The current owners, the Willners, are first time yacht owners. “ We used to charter,” says Jeff Willner, “So we got a taste of what yacht ownership would be like.” Canadians, based in Toronto, Willner and his wife are both CEOs of large companies and presumably could have any number of yachts, but they have chosen Lionshare and could not be happier with her. “She is a perfect yacht for our family, and she also works well as a charter yacht,” says Willner.” The Willners have three teenagers and often teens do not often want to go on vacation with their parents, but Wilner says, “ Lionshare trumps all. Our kids love being on the boat, there is so much for them to do onboard.”  He adds that during the Covid-19 pandemic, the yacht was a perfect refuge for getting away, feeling secure, and enjoying family time.

Buying Lionshare appealed to the Willners because they knew she had a track record of being a highly  successful charter yacht. “I was told no one makes money from charter but having a chartering helps defray running costs and keeps the crew active.” Willner  is founder of Kensington Tours, a high-end travel company. He is well apprised of five star hotel service, and he has imparted the same ethos of excellence onto Lionshare.  In 2020, the Willners added new furnishings on deck and updated the soft goods and art in the interior and replaced carpets in the staterooms. He also upgraded and enhanced the crew quarters. “She is as clean as a newly shined penny,” says Willner. “We have all the amenities of a luxury resort, including a massage therapist and certified dive instructor. The yacht has a full retinue of water toys, beach sets ups, and we tow a 32-foot Intrepid.”

Kensington Tours has now expanded its offerings to offer yacht charter to its client base  with its division called Kensington Yacht. Willner feels that his charter guests will be able to take advantage of his company’s expertise. Edita Kara, the director of Kensington Yacht says, “with Lionshare we are bringing the best of sea and land together as we book the yacht for our Kensington clients together with luxury accommodations and unique experiences. She is mainly focused on families, so our land product matches the clientele in terms of arranging cooking classes, family fun active tours etc. along with luxury accommodations before or after their charter.” The Willners enjoy sharing their yacht with others. Willner is on the board of the Royal Ontario Museum and has offered time aboard Lionshare for fundraising auctions for the museum.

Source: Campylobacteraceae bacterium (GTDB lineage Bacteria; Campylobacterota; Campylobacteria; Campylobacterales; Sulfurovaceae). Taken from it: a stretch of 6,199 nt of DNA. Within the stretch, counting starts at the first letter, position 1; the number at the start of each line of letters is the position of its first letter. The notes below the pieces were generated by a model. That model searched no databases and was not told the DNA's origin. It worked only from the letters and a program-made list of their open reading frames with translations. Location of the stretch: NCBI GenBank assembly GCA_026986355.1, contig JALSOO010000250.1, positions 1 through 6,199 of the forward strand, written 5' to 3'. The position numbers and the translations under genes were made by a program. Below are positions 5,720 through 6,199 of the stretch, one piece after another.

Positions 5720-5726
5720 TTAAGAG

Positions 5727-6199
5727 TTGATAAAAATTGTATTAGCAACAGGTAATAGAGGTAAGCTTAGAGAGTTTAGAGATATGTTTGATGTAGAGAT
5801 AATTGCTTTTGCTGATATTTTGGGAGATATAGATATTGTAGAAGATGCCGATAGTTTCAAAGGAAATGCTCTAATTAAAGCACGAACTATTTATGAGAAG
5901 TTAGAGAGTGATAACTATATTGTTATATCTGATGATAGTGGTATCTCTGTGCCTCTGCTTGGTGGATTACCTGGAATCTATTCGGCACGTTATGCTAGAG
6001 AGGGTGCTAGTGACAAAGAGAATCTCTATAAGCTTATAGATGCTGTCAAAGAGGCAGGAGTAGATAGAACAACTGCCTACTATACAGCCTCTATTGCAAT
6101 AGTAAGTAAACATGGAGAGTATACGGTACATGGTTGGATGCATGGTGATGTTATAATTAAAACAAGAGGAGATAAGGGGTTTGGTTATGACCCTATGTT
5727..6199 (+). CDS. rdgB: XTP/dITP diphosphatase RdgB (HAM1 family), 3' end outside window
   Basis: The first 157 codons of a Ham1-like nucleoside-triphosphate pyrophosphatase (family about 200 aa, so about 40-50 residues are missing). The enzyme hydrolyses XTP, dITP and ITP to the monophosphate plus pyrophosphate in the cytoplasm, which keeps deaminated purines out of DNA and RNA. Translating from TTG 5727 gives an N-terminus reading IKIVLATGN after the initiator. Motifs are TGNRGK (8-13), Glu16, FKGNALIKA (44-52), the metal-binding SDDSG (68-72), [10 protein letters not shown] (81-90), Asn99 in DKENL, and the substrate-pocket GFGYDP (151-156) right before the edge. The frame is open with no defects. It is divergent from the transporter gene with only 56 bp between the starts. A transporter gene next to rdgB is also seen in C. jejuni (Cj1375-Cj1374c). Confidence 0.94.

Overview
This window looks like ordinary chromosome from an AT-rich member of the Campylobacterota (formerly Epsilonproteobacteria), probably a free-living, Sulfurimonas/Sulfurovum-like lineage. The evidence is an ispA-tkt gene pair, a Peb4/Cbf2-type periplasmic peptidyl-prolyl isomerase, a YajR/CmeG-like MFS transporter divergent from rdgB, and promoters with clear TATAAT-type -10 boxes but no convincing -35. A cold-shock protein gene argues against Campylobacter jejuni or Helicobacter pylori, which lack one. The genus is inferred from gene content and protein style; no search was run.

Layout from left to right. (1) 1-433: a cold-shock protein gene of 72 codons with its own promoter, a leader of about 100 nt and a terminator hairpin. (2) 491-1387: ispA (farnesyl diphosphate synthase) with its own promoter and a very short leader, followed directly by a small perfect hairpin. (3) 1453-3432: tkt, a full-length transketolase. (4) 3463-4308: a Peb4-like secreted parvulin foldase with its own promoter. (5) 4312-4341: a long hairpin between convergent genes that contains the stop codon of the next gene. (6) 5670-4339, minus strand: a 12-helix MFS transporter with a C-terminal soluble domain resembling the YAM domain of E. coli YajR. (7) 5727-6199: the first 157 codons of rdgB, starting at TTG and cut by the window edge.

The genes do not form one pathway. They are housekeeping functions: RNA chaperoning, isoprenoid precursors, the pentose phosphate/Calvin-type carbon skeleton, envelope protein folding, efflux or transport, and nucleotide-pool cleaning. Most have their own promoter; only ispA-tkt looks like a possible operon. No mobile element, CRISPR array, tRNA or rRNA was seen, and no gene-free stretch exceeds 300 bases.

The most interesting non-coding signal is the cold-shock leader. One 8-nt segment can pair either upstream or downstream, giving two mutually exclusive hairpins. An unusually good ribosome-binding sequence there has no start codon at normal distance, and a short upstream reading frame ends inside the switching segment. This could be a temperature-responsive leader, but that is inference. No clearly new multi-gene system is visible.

“We did 8 charter weeks to repeat clients last year,” says, Graham. “We are pushing to get back up the 20s in terms of weeks.” Lionshare is in the Caribbean in the winter and in the Mediterranean in the summer. She has done more than 30 Atlantic crossings on her own bottom, which is impressive.  Lionshare is a work horse and judging by her continued success— even over Covid—she is most definitely  standing the test of time. Lionshare is a testament to a well built yacht, a good design, conscientious owners, and an excellent captain and crew.

Written by Jill Bobrow